For Ohio State's part, they've also obliterated opposing pass offenses except against Purdue, where Joey Elliot was 31 of 50 for 280 yards. Can Michigan imitate Purdue's quick-strike dinky attack? Actually… yeah, maybe. Forcier's an accurate short passer who can throw on the run and Roy Roundtree has emerged into a serious option in the middle of the field since Martavious Odoms came down with a knee injury. Greg Mathews is reliable, Hemingway is a good leaper, and when Koger isn't dropping easy passes he's making spectacular ones. With Ohio State struggling a tiny bit in short zones and man-to-man with their nickelback, Michigan might be able to move the ball from time to time by having Forcier zip it around the field. Someone or something will blow up consistently enough for this to be a sputtering sort of game plan, but Michigan's probably got to start here, attempting to pass to set up the run.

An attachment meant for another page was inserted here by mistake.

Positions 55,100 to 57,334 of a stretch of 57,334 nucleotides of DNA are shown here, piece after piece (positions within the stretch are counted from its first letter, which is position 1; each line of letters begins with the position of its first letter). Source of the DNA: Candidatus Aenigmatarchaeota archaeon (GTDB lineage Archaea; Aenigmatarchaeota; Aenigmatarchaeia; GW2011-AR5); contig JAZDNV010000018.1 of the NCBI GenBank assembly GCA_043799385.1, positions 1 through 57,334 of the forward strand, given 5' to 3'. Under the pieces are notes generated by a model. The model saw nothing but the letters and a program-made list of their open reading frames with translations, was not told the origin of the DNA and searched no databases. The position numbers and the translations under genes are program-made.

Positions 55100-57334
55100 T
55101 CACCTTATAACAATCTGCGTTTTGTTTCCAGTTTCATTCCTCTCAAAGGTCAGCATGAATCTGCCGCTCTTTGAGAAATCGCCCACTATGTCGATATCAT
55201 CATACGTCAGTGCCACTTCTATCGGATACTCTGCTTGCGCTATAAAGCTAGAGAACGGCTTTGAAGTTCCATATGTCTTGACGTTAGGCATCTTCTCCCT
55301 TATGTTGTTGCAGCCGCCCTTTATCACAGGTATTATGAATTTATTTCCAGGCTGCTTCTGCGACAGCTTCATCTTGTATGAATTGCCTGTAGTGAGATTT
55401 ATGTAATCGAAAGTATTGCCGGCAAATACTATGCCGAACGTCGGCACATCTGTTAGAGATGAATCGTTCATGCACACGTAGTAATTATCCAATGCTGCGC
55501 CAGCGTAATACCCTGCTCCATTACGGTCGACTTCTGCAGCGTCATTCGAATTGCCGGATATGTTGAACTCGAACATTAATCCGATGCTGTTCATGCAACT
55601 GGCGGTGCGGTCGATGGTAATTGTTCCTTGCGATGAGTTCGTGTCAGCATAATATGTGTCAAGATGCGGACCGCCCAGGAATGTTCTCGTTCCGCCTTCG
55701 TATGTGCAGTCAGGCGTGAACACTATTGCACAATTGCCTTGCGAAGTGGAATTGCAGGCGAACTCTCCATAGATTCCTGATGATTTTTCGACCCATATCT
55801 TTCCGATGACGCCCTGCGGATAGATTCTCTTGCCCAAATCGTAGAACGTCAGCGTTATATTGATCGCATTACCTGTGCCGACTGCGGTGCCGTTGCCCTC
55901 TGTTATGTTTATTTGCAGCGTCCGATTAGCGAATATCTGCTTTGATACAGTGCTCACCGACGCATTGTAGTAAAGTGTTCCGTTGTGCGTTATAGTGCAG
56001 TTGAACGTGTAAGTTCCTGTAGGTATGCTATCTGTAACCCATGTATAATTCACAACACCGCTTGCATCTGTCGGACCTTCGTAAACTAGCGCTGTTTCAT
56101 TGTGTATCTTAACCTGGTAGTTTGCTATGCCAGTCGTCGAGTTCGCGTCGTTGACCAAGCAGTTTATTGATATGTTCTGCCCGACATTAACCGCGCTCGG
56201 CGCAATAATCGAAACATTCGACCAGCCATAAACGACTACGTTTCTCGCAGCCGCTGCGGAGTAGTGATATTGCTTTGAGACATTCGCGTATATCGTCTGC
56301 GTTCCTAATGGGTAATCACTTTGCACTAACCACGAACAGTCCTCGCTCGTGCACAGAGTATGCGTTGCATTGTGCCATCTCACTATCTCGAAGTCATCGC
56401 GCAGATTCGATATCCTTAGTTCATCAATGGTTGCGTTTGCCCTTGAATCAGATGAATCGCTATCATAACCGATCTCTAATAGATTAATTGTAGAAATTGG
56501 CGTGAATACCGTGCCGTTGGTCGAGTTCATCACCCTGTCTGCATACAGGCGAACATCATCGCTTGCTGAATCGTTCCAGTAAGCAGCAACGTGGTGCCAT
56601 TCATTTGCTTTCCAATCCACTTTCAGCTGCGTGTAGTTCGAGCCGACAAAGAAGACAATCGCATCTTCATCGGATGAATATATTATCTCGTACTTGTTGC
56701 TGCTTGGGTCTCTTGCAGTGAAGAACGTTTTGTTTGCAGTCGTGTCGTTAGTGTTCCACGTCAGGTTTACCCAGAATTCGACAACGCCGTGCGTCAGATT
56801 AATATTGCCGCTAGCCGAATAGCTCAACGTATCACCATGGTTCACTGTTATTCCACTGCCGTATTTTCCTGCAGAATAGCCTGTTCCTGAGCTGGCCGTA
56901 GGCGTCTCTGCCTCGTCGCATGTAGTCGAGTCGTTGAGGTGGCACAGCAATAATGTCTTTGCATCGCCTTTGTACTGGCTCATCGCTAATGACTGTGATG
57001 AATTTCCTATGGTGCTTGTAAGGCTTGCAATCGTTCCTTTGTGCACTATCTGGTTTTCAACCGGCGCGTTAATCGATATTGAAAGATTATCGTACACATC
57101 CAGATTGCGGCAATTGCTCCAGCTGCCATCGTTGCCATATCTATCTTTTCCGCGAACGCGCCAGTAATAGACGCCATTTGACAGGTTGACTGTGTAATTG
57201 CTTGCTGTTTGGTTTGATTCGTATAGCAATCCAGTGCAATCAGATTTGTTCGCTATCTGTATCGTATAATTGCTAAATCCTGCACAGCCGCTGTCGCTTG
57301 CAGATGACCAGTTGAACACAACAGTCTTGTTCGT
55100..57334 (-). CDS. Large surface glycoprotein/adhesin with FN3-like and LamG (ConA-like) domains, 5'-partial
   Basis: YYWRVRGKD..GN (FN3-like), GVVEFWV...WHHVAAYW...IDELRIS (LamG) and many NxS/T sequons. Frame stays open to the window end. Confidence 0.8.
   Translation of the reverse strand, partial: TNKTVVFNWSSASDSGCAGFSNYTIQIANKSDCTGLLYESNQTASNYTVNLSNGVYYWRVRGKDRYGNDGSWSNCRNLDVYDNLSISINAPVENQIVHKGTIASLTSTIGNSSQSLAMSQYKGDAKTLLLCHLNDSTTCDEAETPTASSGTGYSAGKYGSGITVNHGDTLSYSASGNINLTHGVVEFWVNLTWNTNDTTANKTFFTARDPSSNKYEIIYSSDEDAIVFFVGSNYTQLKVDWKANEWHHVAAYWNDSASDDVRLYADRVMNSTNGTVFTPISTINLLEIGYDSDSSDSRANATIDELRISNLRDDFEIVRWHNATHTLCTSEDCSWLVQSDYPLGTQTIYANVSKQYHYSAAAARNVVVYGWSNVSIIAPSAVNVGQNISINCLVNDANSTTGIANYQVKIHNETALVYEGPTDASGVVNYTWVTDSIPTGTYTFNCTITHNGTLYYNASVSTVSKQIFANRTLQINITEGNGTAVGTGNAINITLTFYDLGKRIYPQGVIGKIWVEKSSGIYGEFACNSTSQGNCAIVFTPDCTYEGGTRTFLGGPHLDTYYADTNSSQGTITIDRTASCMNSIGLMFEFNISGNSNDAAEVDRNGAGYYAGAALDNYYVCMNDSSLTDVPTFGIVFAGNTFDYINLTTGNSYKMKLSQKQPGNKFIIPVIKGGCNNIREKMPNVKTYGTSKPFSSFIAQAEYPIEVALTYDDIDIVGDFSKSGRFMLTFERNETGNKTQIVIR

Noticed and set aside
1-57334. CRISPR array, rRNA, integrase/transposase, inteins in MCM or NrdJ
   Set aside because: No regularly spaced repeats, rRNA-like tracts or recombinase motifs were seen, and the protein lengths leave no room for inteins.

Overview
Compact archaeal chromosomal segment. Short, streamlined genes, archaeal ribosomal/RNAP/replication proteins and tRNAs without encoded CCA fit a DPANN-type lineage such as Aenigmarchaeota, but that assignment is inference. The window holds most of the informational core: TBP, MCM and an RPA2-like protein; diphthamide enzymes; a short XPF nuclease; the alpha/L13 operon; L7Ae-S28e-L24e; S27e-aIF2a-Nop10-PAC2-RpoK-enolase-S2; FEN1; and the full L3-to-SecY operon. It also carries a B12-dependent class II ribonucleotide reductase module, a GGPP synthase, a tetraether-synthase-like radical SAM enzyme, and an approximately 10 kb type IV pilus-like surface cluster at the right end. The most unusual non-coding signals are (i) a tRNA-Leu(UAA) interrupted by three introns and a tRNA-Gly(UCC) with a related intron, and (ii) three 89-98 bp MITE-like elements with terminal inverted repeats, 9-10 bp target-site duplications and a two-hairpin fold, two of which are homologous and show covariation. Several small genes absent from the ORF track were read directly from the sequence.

Key Matchup: Forcier versus Not Getting Nervous. Big game for the kid here; he's made significant strides the past two weeks and if he can put together a good game against this defense as a true freshman there will be something to get excited about going into 2010.
Run Defense vs Ohio State
Let's repurpose a table from last week that purported to show Michigan was decent against traditional running attacks:
[Note: QB/WR runs excised for tighter focus on 'rock' style running.]
John Clay went for 156 yards at 5.8 a pop; so much for that. The reason Michigan was pretty decent against the above three teams except when tackles were been missed or overrun was that they are not good at rushing; Wisconsin is. Ohio State's rushing offense is close to Wisconsin's statistically without the benefit of playing Michigan (yet), and it's coming on of late:
Michigan, meanwhile… well, you know. The defensive line is playing valiantly but one side of it is desperately undersized and the linebacker support is almost nonexistent. It's a really bad rushing defense, and chances are Ohio State may have noticed this. Expect them to pound and pound and pound until they crack through.